Some states require couples to prove fault when getting a divorce. However, Texas law allows for no-fault divorces, and most couples in Texas end up choosing the no-fault option.
If you do decide to pursue a fault divorce, it can impact how the judge decides to distribute community property between you and your spouse.
At fault grounds for divorce include:
Adultery: when one spouse has voluntary intercourse with someone outside of the marriage.
Cruelty: when one spouse causes mental or physical pain and suffering upon the other spouse.
Felony Criminal Conviction: when one spouse is convicted of committing a state or federal felony, imprisoned for over a year, or if they haven’t been pardoned from the crime over the course of the marriage.
Abandonment: when one spouse willfully left the spouse filing for divorce for over a year.
Confinement to a Mental Hospital: when one spouse has been confined to a mental hospital for 3 years or with no sign of getting better.
Living Apart: when spouses have lived apart for 3 consecutive years.
No-fault grounds for divorce include:
Insupportability: when both spouses agree that the marriage is not endurable; also known as irreconcilable differences
How Do I Find the Right Divorce Attorney For Me?
Hiring a lawyer is not one-size-fits-all. You should be able to trust your attorney to treat your situation with care and make the best decisions for your case. You may have to discuss personal details about your marriage and should find someone you feel comfortable enough to be honest with.
You need an attorney with integrity, who will be a good steward of your money. You need an attorney who is not afraid to tell you the truth, even if it is something you do not want to hear. You want to select a lawyer who will not create unnecessary conflict and have unnecessary hearings just to create more billable hours.
Your divorce attorney must be equipped to handle the intricacies of family law. They should be able to answer your questions and communicate the details of your case in a way that is easy to understand.
The cost of a divorce will vary depending on case complexity, but you should ensure that you can afford your chosen attorney. An attorney should be clear and straightforward about their rates and billing process so you know what to expect financially.
The first thing you will have to do in the divorce process is to file an Original Petition for Divorce in your specific county. In the petition, you will have to state your reasons for pursuing the divorce.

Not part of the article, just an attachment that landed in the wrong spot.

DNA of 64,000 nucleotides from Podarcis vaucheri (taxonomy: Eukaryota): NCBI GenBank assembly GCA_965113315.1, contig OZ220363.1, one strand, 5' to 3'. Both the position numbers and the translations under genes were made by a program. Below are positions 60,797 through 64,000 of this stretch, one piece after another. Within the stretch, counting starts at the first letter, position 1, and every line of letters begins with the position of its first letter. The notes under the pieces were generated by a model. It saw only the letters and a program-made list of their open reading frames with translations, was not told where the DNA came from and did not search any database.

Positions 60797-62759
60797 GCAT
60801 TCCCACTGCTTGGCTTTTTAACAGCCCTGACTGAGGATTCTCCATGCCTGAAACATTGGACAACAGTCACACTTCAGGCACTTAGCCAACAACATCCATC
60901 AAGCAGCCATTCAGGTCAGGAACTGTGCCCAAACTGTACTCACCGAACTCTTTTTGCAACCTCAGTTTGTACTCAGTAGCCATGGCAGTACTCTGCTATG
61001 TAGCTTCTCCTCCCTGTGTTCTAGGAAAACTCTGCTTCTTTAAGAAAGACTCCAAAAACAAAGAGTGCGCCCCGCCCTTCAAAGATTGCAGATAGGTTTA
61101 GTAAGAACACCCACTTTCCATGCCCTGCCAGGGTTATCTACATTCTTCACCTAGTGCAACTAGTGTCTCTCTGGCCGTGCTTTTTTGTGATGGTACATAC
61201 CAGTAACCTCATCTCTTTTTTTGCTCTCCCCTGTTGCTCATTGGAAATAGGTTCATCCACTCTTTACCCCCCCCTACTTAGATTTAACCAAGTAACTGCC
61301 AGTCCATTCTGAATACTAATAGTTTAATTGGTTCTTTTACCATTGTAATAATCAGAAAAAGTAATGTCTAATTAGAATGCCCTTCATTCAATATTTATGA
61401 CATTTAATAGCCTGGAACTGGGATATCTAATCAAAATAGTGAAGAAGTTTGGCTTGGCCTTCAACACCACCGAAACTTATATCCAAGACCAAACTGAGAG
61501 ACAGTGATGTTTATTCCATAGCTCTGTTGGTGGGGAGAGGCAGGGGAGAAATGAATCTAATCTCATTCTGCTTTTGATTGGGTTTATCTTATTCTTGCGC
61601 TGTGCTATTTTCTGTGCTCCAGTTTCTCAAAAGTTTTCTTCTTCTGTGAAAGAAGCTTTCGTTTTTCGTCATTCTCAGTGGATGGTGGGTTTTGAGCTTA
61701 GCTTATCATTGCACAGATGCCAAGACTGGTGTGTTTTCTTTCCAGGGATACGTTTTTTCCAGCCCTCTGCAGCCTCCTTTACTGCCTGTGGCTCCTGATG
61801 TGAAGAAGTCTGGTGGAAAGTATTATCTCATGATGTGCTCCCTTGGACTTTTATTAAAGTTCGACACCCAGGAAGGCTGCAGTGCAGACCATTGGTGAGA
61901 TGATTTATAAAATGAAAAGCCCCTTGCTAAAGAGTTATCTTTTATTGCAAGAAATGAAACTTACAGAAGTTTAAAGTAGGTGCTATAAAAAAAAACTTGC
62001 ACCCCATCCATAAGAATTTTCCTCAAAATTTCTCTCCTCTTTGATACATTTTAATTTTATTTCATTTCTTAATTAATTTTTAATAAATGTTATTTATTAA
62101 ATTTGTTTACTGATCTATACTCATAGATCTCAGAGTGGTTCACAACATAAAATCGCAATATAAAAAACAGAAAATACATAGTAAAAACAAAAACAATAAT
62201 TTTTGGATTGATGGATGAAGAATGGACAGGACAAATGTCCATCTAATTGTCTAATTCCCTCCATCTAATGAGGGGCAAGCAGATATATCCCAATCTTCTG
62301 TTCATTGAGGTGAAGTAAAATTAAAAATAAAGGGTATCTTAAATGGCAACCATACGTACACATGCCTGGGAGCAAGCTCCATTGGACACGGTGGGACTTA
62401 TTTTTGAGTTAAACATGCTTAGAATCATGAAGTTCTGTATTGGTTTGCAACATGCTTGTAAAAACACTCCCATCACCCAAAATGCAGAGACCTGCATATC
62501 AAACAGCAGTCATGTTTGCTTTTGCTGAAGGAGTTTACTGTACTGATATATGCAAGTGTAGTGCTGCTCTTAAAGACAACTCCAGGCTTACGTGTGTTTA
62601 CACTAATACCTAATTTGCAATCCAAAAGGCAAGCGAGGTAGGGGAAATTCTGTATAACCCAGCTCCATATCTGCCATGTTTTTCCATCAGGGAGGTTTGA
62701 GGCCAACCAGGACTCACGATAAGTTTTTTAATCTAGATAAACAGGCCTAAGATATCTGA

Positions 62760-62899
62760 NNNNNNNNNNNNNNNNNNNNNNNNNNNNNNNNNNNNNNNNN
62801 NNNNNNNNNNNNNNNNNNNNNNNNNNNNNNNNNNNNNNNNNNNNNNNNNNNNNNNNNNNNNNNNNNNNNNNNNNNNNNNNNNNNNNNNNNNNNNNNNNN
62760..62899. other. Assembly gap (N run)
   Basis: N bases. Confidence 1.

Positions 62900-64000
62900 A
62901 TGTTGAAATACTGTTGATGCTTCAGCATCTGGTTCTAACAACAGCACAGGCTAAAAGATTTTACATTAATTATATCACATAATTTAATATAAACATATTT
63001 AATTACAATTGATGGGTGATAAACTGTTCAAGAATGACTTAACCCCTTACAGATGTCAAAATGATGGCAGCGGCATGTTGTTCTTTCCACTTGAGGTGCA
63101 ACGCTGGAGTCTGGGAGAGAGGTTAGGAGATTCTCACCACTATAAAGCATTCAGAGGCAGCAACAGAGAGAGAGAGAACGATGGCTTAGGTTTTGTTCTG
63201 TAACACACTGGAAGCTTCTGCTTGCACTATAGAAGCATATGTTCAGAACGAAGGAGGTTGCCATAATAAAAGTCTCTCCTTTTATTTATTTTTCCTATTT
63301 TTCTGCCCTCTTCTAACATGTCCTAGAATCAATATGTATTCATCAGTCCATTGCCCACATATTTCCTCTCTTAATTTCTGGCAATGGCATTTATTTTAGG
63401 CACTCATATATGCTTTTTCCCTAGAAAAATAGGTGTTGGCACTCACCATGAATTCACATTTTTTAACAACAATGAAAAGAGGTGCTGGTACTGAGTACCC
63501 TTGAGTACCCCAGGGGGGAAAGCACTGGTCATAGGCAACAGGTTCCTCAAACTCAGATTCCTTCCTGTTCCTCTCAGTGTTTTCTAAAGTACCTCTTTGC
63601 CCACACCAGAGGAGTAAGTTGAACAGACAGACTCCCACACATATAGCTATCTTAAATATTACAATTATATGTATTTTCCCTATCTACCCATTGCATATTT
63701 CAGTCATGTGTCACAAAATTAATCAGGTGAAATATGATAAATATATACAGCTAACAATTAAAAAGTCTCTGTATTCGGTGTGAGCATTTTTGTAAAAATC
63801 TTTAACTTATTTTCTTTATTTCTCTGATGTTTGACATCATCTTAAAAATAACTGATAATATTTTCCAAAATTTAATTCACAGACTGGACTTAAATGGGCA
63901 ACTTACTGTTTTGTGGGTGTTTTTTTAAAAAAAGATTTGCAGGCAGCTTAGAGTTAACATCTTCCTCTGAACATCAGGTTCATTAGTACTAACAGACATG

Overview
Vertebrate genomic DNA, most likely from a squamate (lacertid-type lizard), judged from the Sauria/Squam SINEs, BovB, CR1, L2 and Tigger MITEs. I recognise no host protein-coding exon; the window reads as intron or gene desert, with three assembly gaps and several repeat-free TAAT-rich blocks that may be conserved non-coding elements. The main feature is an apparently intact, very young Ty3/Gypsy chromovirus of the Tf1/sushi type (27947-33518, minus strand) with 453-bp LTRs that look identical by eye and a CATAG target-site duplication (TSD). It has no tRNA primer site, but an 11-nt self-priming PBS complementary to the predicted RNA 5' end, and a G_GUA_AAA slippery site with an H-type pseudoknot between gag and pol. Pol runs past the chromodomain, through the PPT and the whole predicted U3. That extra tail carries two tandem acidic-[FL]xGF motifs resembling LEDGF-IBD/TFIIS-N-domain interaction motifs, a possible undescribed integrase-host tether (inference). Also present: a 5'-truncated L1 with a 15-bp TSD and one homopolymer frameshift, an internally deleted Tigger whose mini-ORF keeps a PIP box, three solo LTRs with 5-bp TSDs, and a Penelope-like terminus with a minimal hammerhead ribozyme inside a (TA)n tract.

If you need special accommodations like a temporary restraining order or a court date for a child custody hearing, you will need to specify that when you file.
If you have a divorce attorney, he or she will file the petition for you.
2. Petition Response
Once the staff attorney reviews it and the District Clerk’s office prepares a citation, the sheriff’s office, or a constable, or private process server will need to serve your spouse.
If you are the one being served, do not sign or agree to anything without an attorney present. You will want to retain an attorney immediately and respond within 20 days of getting served or risk defaulting. If this happens, your spouse will get almost complete control during the negotiation and settlement phase.
Discovery is the phase of the divorce where requests for financial records, receipts and other important documents are put forth. These documents will be used to decide how to fairly divide up properly and determine child support, child custody and alimony.
There are four major types of documentation that you or your spouse can use to request information from the other party.
Requests for Disclosure: a request for basic information concerning the other party and their claims regarding the case.
Requests for Production, Inspection or Entry: a request to produce or allow examination of physical evidence. This can include documents, e-files, emails, texts, or other physical objects.
Requests for Admission: a request for one party to admit whether certain facts or evidence is true or genuine.
Interrogatories: a list of written questions for the other party. If you receive an interrogatory, you will need to respond in writing, under oath.
Depositions: questioning one party or witness with a court reporter taking down the questions and answers. The person being questioned will have to provide answers under oath, either orally or in writing.
This can be a particularly difficult part of the divorce process, but it is critical to be completely honest about your situation with your attorney so that they can make the smartest choices for your case.
After the discovery process, both parties and their attorneys must meet with a neutral third-party to negotiate and attempt to reach a settlement. The neutral third-party should be a professional mediator, a family lawyer or a judge. Note: Your personal lawyer cannot serve as the mediator for both parties.
Not all counties in Texas require a professional mediator, but Bexar county does require a mediator during the divorce process.
In the event a settlement cannot be reached within mediation sessions, a formal trial will take place. During the trial, witnesses will have to testify and depositions will be read. A judge or jury will then decide the outcome of the divorce.
Divorce trials typically don’t last as long as they do in the movies or on television. Trials usually take one to two days.